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Waste Not, Want Not: Decoding Food Expiration Dates

In the aisles of grocery stores, a symphony of expiration dates plays out before shoppers’ eyes: “sell by,” “enjoy by,” “freeze by”, etc. Yet, this chorus of labeling confusion goes beyond mere inconvenience. It results in a significant amount of perfectly good food being needlessly wasted, as consumers misinterpret dates and discard edible items from their refrigerators.

Unlike many other countries, the United States lacks comprehensive national standards for food expiration dates, with the exception of infant formula. The absence of federal legislation has led to a patchwork of conflicting state laws, allowing food producers to apply arbitrary expiration dates and phrasing to their products, exacerbating the confusion, according to experts.

This lack of consistency in date labeling practices contributes to an estimated 80 million tons of edible food going uneaten, with far-reaching environmental implications. The United Nations Intergovernmental Panel on Climate Change highlights that global food loss and waste account for 8 to 10 percent of all greenhouse gas pollution.

Recognizing the need for change, a group of lawmakers, including Reps. Chellie Pingree (D-Maine), Dan Newhouse (R-Wash.), and Sen. Richard Blumenthal (D-Conn.), recently reintroduced the Food Date Labeling Act. This bill aims to standardize expiration date labels on food products and reduce food waste.

While awaiting congressional action, here are practical steps to understand food dates and minimize waste:

  1. Understand the meaning of food labels: In the United States, most dates on food items indicate freshness rather than safety, as confirmed by the U.S. Department of Agriculture. Products past “best if used by their” dates might not taste as fresh but are often perfectly safe to consume.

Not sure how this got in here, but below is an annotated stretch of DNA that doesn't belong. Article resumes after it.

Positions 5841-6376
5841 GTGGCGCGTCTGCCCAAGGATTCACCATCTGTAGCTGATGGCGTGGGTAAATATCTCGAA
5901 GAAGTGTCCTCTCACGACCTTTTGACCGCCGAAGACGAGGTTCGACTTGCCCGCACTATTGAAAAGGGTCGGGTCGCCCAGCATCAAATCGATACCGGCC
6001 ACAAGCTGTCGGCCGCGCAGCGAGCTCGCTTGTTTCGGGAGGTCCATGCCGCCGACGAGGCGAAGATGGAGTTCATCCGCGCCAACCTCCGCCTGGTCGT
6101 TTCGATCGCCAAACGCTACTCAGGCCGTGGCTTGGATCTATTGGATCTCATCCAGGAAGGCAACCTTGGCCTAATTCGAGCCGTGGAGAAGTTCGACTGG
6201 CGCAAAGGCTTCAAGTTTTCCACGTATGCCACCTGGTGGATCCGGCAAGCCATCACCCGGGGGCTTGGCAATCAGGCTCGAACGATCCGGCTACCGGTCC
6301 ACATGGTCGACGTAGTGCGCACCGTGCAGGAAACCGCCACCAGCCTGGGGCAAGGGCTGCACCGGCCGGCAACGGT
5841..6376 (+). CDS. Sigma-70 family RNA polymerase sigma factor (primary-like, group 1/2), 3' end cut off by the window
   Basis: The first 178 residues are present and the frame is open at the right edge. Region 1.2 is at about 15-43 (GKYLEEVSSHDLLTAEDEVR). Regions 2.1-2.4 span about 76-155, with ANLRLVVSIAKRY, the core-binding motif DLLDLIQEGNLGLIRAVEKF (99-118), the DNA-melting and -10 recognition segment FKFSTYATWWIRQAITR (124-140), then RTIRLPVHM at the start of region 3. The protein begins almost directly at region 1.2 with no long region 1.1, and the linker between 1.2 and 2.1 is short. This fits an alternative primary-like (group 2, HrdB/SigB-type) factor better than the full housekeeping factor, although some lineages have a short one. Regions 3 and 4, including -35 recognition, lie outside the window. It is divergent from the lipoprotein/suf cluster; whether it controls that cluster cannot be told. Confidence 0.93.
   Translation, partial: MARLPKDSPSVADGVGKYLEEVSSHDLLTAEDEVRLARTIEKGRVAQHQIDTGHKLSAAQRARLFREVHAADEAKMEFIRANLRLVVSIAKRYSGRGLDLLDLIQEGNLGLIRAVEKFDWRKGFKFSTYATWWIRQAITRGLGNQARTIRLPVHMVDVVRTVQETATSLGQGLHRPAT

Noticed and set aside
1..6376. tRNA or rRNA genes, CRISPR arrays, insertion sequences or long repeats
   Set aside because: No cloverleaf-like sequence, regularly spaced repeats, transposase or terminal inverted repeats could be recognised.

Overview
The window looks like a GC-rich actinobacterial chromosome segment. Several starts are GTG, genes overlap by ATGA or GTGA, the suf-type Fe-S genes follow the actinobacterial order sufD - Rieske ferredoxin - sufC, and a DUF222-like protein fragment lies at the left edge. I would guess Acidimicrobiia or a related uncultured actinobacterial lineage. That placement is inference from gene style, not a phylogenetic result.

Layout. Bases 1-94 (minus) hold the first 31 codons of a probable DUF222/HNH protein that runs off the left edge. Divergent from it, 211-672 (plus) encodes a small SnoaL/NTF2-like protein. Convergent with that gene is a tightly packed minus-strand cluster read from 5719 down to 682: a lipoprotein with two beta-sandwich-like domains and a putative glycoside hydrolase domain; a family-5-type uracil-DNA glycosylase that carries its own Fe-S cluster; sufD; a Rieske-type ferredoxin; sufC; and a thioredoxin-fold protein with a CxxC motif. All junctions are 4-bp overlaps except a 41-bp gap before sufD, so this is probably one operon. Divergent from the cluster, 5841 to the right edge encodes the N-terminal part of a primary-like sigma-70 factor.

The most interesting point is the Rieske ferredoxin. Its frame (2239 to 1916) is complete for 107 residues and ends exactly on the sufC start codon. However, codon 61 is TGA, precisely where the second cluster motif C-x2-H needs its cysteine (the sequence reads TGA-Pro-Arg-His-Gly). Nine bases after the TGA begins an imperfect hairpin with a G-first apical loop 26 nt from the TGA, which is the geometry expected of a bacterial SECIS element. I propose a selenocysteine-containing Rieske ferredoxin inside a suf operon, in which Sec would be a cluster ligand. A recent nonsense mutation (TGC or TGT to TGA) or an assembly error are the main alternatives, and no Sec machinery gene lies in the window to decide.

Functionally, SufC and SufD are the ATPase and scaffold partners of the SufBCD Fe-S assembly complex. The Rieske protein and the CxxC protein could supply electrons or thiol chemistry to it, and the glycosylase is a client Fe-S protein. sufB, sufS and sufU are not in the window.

2. Trust your senses: When printed dates on the packaging are unreliable, rely on your own senses. Humans have evolved the ability to detect spoiled milk or identify moldy bread, making our noses and eyes effective tools in assessing food safety.
  3. Familiarize yourself with exceptions: Some foodborne bacteria, like listeria, cannot be detected through taste or smell. Pregnant individuals and the elderly should be cautious with items that can harbor such pathogens, such as deli meats and ready-to-eat sandwiches.
  4. Leverage heat and cold: Cooking slightly wilted vegetables can eliminate most pathogens. The heat from cooking destroys harmful bacteria, ensuring the safety of food that appears fine but has passed. Freezing its expiration date is also a valuable tool to extend the shelf life of food, preserving flavor and quality.

    By implementing these strategies, we can reduce food waste, combat climate change, and make significant strides toward a more sustainable future. Embracing a clearer and more uniform approach to food expiration dates will allow us to appreciate the nourishment that would otherwise be needlessly discarded.

Check out other articles in our Environment and Food sections.


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